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My bet is it's a legitimate negligent discharge.

Know you target and what's behind it.

Manslaughter but, he needs to be there to raise the children. The children need prayers.
 

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Not my job to make judgement, but he sure better be talking to a good lawyer.
 
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I usually have my holstered Glock 17 on the carpet underneath the edge of the bed if both my wife and I are sleeping in the same bed and we have no overnight house guests. Sometime if I have a bad cold, etc. my wife will sleep in another bedroom as she doesn't want to get sick. When this happens or we have overnight guests the gun is in my unlocked master bedroom closet safe to eliminate the chance of an accidental shooting. I know when I do this we are "unprotected".
 

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Whenever my son came to visit me, firearms safety became a real concern. I bought a gun safe with a quick keypad. I kept my firearm locked inside and used the full six digits (1 million combinations). I trained my son how to load, carry, shoot, clean, store and safely handle firearms.

When he came to live with me, it was the same issues all over again. I trusted him by then, as we'd gone over the firearms safety drills many times, but he'd sometimes come home late, after I was asleep. You get the picture.

I slept with my gun and just got into the habit of always calling his name when I heard him up late at night or early in the morning.

So sad to read about the guy and his wife and baby.

Question is: Was she Oscarized?
 

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If I heard something in the night, I sure as heck wouldn't blindly shoot at it.

If my husband isn't in bed, I'd assume it's him before I'd assume someone is sneaking around my house.

Besides, what pregnant woman ever got up in the middle of the night and walked around the house in the dark?

I don't believe his story, just like I didn't believe Scott Peterson's story.
 

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Have a plan. all members of the household understand it, and use it when needed. This should have never happened.
 

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Obviously, this story seems very suspicious, but in reality, some panic while being groggy and sleepy. It's not hard to see how it could happen. But one has to plan and rehearse what they will do at o-dark-thirty.
Being groggy and somewhat panicked is a given in such circumstances. I've been in such a situation a few times. I do have a plan and having a friendly "intruder" is part of that plan. I just couldn't point and shoot my gun at someone in the dark without an ID unless I'm actually being attacked, grappling, being bludgeoned or stabbed. It just goes way against the grain for me. I'm more than comfortable in the dark and only use a light at the last moment to ID friend or foe.
 
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I could certainly ID my wife at night. Our house is never "pitch black." Too many little glowing red, blue, and green lights all over the place.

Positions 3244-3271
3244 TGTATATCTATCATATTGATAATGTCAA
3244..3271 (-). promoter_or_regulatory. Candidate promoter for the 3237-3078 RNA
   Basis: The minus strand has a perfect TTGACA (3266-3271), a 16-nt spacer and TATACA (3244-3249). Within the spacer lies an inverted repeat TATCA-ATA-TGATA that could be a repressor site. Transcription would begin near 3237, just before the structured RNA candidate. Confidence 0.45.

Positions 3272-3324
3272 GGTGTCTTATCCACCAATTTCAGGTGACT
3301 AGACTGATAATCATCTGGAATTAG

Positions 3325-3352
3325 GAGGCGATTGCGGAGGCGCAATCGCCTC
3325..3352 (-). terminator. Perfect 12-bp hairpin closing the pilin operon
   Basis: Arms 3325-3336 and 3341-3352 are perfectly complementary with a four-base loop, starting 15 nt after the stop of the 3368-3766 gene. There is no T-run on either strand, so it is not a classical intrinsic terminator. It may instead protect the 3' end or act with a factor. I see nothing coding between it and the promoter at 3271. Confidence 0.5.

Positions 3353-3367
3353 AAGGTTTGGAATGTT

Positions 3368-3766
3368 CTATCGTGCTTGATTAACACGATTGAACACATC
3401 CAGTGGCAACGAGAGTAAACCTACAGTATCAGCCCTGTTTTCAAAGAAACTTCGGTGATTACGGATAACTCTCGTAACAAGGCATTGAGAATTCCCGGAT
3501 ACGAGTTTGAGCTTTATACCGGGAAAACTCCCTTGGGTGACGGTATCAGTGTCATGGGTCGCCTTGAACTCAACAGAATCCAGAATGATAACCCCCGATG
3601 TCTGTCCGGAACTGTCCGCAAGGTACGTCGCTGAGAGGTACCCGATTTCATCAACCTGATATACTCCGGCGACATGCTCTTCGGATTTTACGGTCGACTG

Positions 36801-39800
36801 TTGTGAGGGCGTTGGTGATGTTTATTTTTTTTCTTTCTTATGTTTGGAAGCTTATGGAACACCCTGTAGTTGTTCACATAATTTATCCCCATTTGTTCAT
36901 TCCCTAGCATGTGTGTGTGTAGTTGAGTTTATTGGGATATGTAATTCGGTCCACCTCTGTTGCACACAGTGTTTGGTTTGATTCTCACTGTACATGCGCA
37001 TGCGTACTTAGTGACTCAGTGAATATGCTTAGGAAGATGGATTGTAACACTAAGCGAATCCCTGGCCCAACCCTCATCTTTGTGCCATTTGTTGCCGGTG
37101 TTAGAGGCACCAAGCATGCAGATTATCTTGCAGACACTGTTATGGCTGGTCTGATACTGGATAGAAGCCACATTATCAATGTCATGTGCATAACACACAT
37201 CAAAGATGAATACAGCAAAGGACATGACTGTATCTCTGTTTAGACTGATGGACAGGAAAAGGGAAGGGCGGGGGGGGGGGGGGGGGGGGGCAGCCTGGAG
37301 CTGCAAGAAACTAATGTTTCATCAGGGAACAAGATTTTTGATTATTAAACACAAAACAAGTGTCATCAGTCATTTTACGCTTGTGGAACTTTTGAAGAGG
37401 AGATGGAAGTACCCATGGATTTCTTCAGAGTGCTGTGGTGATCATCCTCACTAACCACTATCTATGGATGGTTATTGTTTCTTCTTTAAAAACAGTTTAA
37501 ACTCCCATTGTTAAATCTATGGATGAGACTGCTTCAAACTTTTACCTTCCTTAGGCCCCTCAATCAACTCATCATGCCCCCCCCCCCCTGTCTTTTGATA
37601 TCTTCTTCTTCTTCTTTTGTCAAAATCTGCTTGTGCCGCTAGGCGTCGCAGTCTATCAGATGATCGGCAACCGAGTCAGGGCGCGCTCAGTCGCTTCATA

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This (his) story doesn't add up.
 

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I will share my Dad almost shot me when I was a teenager, sneaking in the house after curfew. I didn't know it at the time. He told me years later.

Unfortunately, this kind of thing happens fairly often.
I emphasized this to my sons as they were becoming teens. If you think to you want to sneak out at night, that's one thing. But do not ever try to sneak back in. Sleep on the deck, ring the doorbell, share the doghouse, something til the morning. Sneaking in would be the problem.

Sent from my SM-G930V using Tapatalk
 

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Article I read just after it happened said the man heard noises, reached over and felt that his wife was still in bed. He grabbed his gun, saw what he thought was an intruder and shot. What he felt in bed that he thought was his wife was actually their large dog.

Doesn't excuse not identifying your target but he was "sure" his wife was in bed.
 

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Prime reason I keep a flashlight with my gun on the nightstand.
From the article:

"A handgun with an attached light that was turned on was found next to her and another handgun was located on a dresser in the couple's bedroom, according to the report."

The guy apparently had the hardware, but the programming software was lacking.
 

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Something similar happened here in Marion County some years. One of the local machers lit his wife up with the 12-guage he kept bedside. Fortunately for both of them, his aim was lacking and she survived.
 
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Afraid of the dark.
 
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